Yarn: Alice Starmore Scottish Fleet, in cream. I have never worked with this yarn before, and it surprised me by how nicely it bloomed and softened with washing.
Modifications: Scottish Fleet is a 5 ply gansey yarn, so I knew my gauge would be off. I guesstimated the third size to get the fit I wanted. I also wanted the sweater to be tunic length, so I added an extra band to the front bottom, a zigzag cable pattern that I think works well within the context of the over all design. I also have a fear of cling, so I added some shaping stitches in the back to give the tunic a slight A-line.
Thoughts: I love Joji Locatelli’s aesthetics. Many designers try new approaches to sweater construction that are intriguing on paper and interesting to knit, but the end product frequently have zero wearability (I am thinking in particular of this bolero by Norah Gaughan). This tunic has a very simple silhouette, and Joji Locatelli could have stuck to a fairly conventional construction method, but she chose to do something different — and it was a delightful knit.
Yarn: Kiwi Wool in cream, a DK weight yarn from Lambspun. I bought this yarn many years ago in both undyed and the cream colors. This incredibly soft yarn that has held up well through various recycling projects.
Modifications: I adjusted the gauge for a thinner yarn, but other than that, I made the sweater pretty much according to pattern. As usual, I picked up stitches for the sleeves and knitted them from top down (because I really hate sewing in sleeves) and made them shorter than specified. I also winged the collar; even with proportional adjustments for the gauge, I picked up fewer stitches than the math indicated.
Thoughts: I love the swing shape of the tunic, although I am not enamoured of the squared-off shape of the split hem. If I were to knit this again I would start the decrease of the sides from the bottom rather than wait until after the side seams are joined. The sweater is simple and elegant.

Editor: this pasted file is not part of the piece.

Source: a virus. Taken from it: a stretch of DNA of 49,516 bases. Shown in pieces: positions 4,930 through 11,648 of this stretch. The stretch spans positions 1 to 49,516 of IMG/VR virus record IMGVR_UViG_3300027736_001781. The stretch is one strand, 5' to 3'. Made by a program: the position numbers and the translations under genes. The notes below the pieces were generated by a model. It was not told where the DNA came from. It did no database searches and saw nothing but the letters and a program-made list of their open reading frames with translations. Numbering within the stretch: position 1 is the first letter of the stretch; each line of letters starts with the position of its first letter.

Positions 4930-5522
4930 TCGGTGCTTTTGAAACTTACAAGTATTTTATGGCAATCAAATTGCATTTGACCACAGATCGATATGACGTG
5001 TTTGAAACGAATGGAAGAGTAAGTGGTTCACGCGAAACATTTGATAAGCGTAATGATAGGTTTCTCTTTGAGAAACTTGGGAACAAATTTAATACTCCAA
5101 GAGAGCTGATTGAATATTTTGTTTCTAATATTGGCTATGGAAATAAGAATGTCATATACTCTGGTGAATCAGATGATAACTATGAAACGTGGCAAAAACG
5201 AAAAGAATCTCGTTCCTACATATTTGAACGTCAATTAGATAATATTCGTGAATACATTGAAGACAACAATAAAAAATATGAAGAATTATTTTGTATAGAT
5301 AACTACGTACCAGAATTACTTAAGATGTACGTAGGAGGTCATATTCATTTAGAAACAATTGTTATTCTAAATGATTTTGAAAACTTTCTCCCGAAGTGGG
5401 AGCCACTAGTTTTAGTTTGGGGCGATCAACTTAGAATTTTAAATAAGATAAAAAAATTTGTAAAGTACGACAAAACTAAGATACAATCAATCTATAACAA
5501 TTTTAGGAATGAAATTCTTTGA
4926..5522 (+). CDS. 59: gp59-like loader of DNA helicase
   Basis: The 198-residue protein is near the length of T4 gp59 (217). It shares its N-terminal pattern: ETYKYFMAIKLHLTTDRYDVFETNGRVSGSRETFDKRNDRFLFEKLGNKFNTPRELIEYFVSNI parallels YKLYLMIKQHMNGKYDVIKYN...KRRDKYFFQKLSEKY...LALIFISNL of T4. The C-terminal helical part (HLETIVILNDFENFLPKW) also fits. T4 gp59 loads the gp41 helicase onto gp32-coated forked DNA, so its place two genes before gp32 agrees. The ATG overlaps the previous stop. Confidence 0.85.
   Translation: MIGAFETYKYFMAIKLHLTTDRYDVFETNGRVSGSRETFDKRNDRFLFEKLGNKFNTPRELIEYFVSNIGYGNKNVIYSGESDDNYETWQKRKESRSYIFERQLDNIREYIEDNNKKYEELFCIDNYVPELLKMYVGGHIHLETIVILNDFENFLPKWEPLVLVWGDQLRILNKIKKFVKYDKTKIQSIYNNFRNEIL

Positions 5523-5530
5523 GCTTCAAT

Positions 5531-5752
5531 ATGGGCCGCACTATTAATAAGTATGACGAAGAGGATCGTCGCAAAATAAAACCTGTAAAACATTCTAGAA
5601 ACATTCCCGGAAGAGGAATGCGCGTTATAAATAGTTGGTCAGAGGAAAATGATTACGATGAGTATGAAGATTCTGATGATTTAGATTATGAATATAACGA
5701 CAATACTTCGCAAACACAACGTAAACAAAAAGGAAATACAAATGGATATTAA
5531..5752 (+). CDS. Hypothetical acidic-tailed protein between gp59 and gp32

Pattern: Vortex Street Pullover, from Knitting Nature by Norah Gaughan.
Yarn: In 2010, I made the uninspiringly named Drops 103-14 cardigan. The sport weight yarn is from Marr Haven, in “burgundy heather.” I thought the Drops sweater would be the final incarnation for the yarn, but of course I was wrong. Even though the yarn came off a cone, you can see the distinct colour variation, quite obvious on the yoke. Oh well.
Modifications: Change the yarn weight, change the pattern! I could not understand why Norah Gaughan knitted the pullover in pieces — if any pattern should be knit in the round, this is it! So, I knitted the tunic from top down, in the round, got rid of the floppy turtleneck and changed the size of the neck opening, shaped the sleeves and body (because no one, including the skinny model, looks good in floppy tubes), and added an extra “vortex” cable at the hem end to compensate for the smaller gauge and the added length of the dress. Also, the directions for shaping the yoke just did not work for me; as written, it resulted in a “pouch” at the upper back, which would have been great if I have a hump . . . . Anyway, I fiddled around with the shaping for the back, and now it lies nice and flat.
Thoughts: I love Norah Gaughan, but sometimes her designs just do not work. The original pattern is, IMHO, one of those designs. The neckline allowance was so big that no amount of ribbing was going to bring it in enough to make an attractive turtleneck; the armscye as written would have drooped lower than the bust; and of course, the aforementioned pieced construction for the pullover (and the excuse for that sounded pretty lame to boot) just made no sense. Having said all that, the vortex cable pattern was pure fabulous Norah!
Pattern: From Interweave Knits Fall 2013, the Bryn Mawr Dress by Alex Capshaw Taylor.
Yarn: Undyed light DK/sport weight Kiwi Wool yarn, left over from the Alpaka Tunic I knitted in 2010. It was already a recycled yarn at that point . . . . The yarn is very soft and wonderful next to the skin, but I am going to have to figure out what to wear underneath it, since the skirt clings terribly with tights.